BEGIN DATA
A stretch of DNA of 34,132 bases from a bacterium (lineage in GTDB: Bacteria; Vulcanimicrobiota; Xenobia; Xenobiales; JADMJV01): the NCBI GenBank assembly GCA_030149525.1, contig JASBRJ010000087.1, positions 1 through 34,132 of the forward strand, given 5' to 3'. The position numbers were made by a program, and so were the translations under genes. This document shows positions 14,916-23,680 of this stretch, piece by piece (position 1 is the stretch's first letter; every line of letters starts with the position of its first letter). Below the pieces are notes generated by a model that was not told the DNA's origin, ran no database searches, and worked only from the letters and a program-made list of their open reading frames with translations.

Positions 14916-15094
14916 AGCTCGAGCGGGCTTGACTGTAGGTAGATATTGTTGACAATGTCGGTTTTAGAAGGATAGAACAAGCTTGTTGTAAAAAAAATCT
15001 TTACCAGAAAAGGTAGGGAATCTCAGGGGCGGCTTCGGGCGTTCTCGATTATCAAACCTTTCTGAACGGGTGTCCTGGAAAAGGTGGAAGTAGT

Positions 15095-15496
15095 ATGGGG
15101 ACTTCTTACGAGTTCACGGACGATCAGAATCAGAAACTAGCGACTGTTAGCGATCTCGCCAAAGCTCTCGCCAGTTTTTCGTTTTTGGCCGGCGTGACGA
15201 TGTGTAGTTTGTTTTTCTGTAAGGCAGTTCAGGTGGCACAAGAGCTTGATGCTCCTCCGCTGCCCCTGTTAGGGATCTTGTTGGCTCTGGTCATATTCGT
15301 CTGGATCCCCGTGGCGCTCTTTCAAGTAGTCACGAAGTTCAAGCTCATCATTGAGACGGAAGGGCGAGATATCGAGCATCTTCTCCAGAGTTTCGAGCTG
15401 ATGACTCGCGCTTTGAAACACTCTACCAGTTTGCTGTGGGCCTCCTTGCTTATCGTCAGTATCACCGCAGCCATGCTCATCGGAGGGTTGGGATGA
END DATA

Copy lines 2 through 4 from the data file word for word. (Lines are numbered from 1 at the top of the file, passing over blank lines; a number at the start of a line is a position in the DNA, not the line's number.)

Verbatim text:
Positions 14916-15094
14916 AGCTCGAGCGGGCTTGACTGTAGGTAGATATTGTTGACAATGTCGGTTTTAGAAGGATAGAACAAGCTTGTTGTAAAAAAAATCT
15001 TTACCAGAAAAGGTAGGGAATCTCAGGGGCGGCTTCGGGCGTTCTCGATTATCAAACCTTTCTGAACGGGTGTCCTGGAAAAGGTGGAAGTAGT